Art Spiegelman Speaks About Maus and Its Place in Schools and Libraries

Art Spiegelman Speaks About Maus and its Place in Schools and Libraries

When local Jewish and other faith-based organizations learned of a Tennessee school board decision to ban “Maus,” a Pulitzer Prize-winning graphic novel about the Holocaust, from being taught in its classrooms, they responded by organizing a nationwide Zoom interview with author Art Spiegelman. The webinar was offered free to the public and offered an opportunity to hear Art Spiegelman’s thoughts on the banning of his book along with his views on the increased number of book challenges nationwide.

Two 8-track tapes stacked atop each other, the one on top read: Days of Future Passed.

Then and now: Banning Like it’s 1981

The last year, especially the last few months, has seen a dramatic increase in book challenges nationwide. This is alarming, as it should be; however, the timing of such an organized push repeats history with the same frequency as social challenges and advancements. The current wave of attempted censorship is a modern remake of a 1980s special that should have been left in the past.

The First Amendment: Where America Stands, a project from the Freedom Forum.

Understanding American’s View of the First Amendment: Breakdown of Freedom Forum’s Recent Survey

The First Amendment (to the United States Constitution) is often referenced in today’s society, but without being prompted can you name all five freedoms that are protected? This was part of a survey administered for The First Amendment: Where America Stands, a project from the Freedom Forum. Freedom Forum, as an organization, strives to raise awareness of First Amendment freedoms through education, advocacy, and action. This project surveyed over 3,000 Americans in summer 2020, asking them more than 200 questions to provide a detailed analysis of how people differ on the relevance of the five freedoms guaranteed by the First Amendment.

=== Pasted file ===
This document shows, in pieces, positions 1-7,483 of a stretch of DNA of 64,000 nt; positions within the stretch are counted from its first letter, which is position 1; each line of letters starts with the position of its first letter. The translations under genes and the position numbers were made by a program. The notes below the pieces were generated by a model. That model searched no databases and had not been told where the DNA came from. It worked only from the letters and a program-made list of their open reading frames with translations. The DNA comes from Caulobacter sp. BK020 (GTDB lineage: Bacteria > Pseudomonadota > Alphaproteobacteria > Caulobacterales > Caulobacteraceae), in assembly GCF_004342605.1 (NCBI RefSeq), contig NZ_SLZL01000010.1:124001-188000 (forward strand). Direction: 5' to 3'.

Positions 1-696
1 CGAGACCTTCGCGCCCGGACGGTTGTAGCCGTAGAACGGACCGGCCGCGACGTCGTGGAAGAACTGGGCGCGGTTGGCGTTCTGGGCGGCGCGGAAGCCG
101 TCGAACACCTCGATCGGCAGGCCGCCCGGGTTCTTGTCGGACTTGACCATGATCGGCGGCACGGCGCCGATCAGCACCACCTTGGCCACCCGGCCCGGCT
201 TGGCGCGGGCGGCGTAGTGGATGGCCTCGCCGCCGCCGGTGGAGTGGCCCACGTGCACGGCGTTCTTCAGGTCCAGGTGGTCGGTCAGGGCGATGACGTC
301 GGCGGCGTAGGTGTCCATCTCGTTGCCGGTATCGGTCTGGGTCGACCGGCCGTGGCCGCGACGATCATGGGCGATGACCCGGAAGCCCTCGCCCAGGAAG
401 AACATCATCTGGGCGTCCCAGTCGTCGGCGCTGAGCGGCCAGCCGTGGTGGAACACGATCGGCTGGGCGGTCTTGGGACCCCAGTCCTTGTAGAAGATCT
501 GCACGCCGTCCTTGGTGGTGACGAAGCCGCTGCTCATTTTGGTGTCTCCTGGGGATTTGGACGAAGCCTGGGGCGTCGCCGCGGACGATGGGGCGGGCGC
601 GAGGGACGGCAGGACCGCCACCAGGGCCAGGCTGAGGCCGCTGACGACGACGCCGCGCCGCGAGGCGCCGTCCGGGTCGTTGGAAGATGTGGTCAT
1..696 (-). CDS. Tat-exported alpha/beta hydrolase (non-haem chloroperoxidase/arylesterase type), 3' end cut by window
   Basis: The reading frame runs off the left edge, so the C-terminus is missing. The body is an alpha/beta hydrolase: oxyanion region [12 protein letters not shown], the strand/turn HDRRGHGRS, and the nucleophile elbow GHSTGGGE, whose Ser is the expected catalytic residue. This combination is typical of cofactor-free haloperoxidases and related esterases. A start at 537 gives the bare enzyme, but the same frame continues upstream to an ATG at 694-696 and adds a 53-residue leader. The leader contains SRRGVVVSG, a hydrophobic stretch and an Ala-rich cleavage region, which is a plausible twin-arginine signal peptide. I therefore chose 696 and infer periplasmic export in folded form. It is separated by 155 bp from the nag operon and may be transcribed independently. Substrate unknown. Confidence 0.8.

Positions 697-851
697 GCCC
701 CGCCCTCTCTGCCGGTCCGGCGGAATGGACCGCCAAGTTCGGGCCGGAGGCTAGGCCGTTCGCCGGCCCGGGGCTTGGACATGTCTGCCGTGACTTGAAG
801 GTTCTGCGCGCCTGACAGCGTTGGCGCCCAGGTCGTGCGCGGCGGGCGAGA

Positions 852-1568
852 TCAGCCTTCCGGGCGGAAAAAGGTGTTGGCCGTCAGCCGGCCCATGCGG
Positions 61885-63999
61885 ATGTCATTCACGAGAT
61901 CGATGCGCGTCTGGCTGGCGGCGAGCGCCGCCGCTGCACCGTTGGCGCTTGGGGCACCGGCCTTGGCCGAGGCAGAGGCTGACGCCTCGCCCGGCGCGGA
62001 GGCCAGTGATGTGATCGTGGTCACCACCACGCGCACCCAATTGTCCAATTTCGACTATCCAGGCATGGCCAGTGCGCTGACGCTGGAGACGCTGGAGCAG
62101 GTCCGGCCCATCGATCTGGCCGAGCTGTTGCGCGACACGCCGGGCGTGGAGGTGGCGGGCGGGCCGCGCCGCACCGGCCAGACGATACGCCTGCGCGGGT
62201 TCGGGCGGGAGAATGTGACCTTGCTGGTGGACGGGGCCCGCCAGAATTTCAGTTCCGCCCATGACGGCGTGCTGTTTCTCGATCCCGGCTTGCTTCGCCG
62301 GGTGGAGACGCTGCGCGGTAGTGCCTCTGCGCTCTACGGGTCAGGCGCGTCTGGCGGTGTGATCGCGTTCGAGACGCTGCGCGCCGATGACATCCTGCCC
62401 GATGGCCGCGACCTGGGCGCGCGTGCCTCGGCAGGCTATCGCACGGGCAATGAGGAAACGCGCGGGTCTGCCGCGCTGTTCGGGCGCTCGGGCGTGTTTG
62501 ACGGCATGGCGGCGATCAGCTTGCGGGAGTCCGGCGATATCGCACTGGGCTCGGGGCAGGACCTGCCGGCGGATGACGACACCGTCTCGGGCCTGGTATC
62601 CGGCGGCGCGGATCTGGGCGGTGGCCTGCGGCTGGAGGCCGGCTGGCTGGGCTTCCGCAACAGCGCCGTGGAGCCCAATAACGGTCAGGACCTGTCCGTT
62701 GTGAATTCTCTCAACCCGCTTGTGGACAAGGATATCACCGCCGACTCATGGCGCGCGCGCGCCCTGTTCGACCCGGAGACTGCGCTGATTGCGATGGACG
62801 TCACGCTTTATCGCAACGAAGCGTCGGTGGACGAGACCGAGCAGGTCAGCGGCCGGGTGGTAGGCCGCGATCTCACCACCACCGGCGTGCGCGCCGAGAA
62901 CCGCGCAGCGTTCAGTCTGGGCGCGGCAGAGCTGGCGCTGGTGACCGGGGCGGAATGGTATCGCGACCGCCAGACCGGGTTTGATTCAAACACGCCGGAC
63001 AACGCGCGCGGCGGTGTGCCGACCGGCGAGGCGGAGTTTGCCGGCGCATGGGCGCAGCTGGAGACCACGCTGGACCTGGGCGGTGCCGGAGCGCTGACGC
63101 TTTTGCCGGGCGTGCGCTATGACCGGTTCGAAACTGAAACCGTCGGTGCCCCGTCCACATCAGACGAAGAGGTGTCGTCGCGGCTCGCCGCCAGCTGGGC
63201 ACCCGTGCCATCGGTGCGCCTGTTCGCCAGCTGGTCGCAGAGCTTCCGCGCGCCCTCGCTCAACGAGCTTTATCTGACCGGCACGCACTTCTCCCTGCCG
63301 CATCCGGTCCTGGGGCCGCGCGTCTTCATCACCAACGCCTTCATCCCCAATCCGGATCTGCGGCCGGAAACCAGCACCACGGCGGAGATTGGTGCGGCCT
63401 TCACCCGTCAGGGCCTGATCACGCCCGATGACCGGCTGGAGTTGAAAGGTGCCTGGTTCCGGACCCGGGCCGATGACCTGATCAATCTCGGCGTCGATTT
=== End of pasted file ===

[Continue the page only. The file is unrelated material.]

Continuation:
Photo of Brandi Levy in high school, wearing a Mahoney High School cheerleading uniform and holding gold pom poms. in front of the supreme court

Mahoney v. Levy: the Evolution of Students’ First Amendment Rights

On Wednesday, June 23, 2021, the Supreme Court ruled 8-1 in favor of Brandi Levy and public school students’ speech rights, in the case Mahoney School Board v. Brandi Levy. In 2017, Levy, then a 14 year old high school student in Pennsylvania, tried out for her school’s varsity cheering squad. After not making the team, she vented her frustrations in a Snapchat video, where she flipped off the camera and dropped a few swearwords. The school, after seeing the video, subsequently suspended her from the junior varsity cheer squad, saying that her video and its message violated the cheerleading code of conduct. After failing to come to a resolution with the school, Levy and her parents sued, arguing that punishing her for off campus speech violated Levy’s First Amendment rights.